From its apprenticeship days in Gandhinagar, the Modi crowd has had a fascination for unorthodox policemen and their unconventional – and often unlawful – repertoire of tricks and treats.
Consider this. Last weekend Amit Shah, the greatest Home Minister India has had since Sardar Patel, travelled to Shillong, Meghalaya.
The Big Boss gathered around him the chief ministers, directors-general of police and chief secretaries of all the north-eastern states, and issued a diktat that they sort out their intractable inter-state boundary differences, as they should be mindful of the Modi government’s project of uniformity and conformity.
It was a breathtaking demand, considering the demographic complexity and fluid politics of the region; but, then, Shah righteously arrogates to himself an uncomplicated clarity about how everyone should adjust to the requirements of a New India.
A few days later, the police forces of Assam and Mizoram were exchanging fire, and the respective chief ministers were exchanging angry tweets.
At the end of the day, five policemen (and now six) were dead; not at the hands of a terrorist or in enemy fire but by another state police force. So much for the preferences of India’s tough home minister.
Amit Shah, of course, is not the first provincial politician from the “mainland” to think that the north-easterners can be made to fall in a neat line, as per the convenience of the imperial Delhi durbar; but he is indeed the first politician who has turned ignorance and arrogance into an axiom of statecraft.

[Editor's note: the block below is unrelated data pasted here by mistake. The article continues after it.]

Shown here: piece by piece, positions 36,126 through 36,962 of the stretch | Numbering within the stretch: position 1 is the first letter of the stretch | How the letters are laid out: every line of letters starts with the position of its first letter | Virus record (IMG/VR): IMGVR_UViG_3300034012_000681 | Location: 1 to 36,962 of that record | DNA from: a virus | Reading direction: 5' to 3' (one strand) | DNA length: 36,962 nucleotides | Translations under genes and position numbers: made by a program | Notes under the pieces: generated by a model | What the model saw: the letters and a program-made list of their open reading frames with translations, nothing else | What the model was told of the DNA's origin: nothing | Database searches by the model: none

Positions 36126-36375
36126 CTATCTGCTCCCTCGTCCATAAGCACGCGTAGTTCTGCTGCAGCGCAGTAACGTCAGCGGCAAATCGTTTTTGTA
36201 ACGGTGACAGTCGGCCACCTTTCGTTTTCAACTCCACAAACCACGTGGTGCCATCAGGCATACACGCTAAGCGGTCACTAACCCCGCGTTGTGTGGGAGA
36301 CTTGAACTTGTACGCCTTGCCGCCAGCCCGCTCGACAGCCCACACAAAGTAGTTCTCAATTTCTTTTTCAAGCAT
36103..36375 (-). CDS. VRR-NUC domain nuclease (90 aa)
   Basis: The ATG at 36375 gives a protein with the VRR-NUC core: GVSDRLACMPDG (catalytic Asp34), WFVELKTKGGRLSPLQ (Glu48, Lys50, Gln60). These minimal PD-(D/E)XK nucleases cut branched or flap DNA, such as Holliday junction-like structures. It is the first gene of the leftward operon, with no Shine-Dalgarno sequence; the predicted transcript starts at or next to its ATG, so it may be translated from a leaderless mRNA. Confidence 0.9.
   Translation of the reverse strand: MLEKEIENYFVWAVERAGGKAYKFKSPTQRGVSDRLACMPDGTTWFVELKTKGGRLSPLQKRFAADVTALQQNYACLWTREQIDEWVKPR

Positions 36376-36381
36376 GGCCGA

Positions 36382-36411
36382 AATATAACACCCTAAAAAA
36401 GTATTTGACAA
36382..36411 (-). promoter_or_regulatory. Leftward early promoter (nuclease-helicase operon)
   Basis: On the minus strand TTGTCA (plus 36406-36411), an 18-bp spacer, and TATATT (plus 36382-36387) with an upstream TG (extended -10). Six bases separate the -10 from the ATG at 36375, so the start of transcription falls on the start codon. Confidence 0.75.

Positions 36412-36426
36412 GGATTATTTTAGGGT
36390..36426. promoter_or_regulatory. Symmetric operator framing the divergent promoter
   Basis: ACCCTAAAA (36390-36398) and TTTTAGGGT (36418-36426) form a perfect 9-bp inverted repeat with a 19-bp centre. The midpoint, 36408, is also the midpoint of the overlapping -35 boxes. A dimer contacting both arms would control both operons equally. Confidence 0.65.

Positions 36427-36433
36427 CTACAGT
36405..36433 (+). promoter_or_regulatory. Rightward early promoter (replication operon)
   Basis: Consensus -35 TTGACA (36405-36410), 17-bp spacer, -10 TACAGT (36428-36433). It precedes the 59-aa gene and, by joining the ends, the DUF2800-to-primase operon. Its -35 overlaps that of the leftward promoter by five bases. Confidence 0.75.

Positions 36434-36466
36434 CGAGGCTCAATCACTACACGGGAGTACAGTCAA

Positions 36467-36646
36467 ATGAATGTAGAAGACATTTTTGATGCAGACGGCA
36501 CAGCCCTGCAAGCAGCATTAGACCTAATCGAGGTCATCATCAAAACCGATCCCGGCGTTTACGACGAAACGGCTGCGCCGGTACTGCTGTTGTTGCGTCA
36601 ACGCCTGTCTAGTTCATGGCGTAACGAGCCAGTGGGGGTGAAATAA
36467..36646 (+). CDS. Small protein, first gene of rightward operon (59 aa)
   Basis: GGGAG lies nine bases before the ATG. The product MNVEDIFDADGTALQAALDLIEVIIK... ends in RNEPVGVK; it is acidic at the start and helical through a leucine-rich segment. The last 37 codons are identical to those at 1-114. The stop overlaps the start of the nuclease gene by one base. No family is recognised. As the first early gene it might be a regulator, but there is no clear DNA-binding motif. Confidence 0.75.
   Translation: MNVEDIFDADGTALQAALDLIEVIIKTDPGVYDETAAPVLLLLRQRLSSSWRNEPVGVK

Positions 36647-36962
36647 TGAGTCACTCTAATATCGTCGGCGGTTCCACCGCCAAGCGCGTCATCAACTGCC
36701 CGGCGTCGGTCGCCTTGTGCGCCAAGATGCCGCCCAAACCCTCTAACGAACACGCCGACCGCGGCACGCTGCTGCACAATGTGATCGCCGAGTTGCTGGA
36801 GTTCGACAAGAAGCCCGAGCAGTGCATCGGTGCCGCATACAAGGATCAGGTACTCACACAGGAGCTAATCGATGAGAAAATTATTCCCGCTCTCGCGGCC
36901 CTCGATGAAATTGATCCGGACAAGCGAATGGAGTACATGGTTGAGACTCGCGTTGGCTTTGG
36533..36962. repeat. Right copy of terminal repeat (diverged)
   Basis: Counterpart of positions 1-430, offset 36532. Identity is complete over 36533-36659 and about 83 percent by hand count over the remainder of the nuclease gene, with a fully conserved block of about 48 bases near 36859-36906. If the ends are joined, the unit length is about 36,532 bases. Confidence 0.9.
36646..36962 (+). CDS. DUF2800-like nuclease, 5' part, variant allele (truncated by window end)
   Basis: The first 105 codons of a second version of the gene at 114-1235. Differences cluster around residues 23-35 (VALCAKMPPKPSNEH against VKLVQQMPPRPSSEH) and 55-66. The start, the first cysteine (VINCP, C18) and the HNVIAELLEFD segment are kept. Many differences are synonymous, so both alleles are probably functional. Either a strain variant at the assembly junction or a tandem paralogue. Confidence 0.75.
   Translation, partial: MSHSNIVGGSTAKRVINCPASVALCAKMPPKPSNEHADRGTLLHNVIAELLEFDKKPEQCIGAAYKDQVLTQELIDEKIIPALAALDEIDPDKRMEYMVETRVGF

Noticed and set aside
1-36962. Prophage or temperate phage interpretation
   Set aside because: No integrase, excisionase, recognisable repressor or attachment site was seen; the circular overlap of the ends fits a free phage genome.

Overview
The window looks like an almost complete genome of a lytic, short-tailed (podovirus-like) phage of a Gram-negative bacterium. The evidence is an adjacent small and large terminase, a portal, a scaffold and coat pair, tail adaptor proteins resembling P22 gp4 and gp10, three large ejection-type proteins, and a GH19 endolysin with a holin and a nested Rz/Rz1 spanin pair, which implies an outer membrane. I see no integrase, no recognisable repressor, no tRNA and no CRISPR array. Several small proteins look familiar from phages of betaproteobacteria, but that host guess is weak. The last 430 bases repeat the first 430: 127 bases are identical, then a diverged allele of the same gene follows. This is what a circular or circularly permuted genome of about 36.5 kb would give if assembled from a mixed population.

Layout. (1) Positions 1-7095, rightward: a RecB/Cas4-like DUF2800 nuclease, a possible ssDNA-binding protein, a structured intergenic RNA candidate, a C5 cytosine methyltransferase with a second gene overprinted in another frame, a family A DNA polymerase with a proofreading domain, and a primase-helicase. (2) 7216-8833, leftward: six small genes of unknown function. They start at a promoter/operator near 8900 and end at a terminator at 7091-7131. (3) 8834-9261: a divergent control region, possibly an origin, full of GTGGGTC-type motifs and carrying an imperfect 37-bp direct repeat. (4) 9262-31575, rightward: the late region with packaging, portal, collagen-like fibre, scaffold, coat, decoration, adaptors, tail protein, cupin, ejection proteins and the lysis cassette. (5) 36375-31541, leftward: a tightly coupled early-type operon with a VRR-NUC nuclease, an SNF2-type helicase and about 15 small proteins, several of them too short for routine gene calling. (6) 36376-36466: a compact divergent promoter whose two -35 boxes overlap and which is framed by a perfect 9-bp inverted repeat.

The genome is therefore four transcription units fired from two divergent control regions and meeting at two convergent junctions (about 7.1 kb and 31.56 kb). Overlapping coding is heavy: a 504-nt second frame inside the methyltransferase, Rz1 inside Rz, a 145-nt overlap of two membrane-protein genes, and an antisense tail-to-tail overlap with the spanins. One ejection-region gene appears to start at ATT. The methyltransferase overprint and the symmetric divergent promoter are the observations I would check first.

Now, consider this. Within a space of one month after the ouster of Tirath Singh Rawat as Uttarakhand chief minister, one more BJP CM has had to put in his papers, this time in Karnataka. B.S. Yediyurappa’s presence in the chief ministerial gaddi these last two years not just mocked every single professed principle of good governance but also ridiculed the BJP’s much-touted claims of having ushered in a new kind of politics.
He used, first, his own resourcefulness to grab the chief minister’s post and then ruled the state on his terms of low cunning, baser morals and indifferent governance; he would not allow himself to be bothered by those self-appointed moral guardians in Nagpur nor would he be overly deferential to the much-famed central high command. He routinely reminded everyone that there were limits to the Modi-Shah overlordship of the party.
His two-year innings in Bengaluru was the very anti-thesis of the ‘cleaner and nobler politics’ that the Modi crowd so strenuously flaunts in New Delhi. The onus is on the central bosses to explain why this tainted man was tolerated in the first instance, why he had to go now and how his departure will help the people of Karnataka.
If the latest Yeddy episode exposes the shabby calculations at work in Modi’s New India, consider how the Uttarakhand drama a few weeks ago brought home the utter political incompetence of the so-called Chanakyas.
A tiny state got saddled with three chief ministers within a space of six months. The failure to anticipate that a foisted chief minister would have to get elected to the state assembly is the kind of blunder even the Rahul Gandhi-led Congress Party would not make. Just because the New Delhi-based media serenades them as master strategists does not necessarily make the Modi-Shah clique any smarter or wiser set of politicos.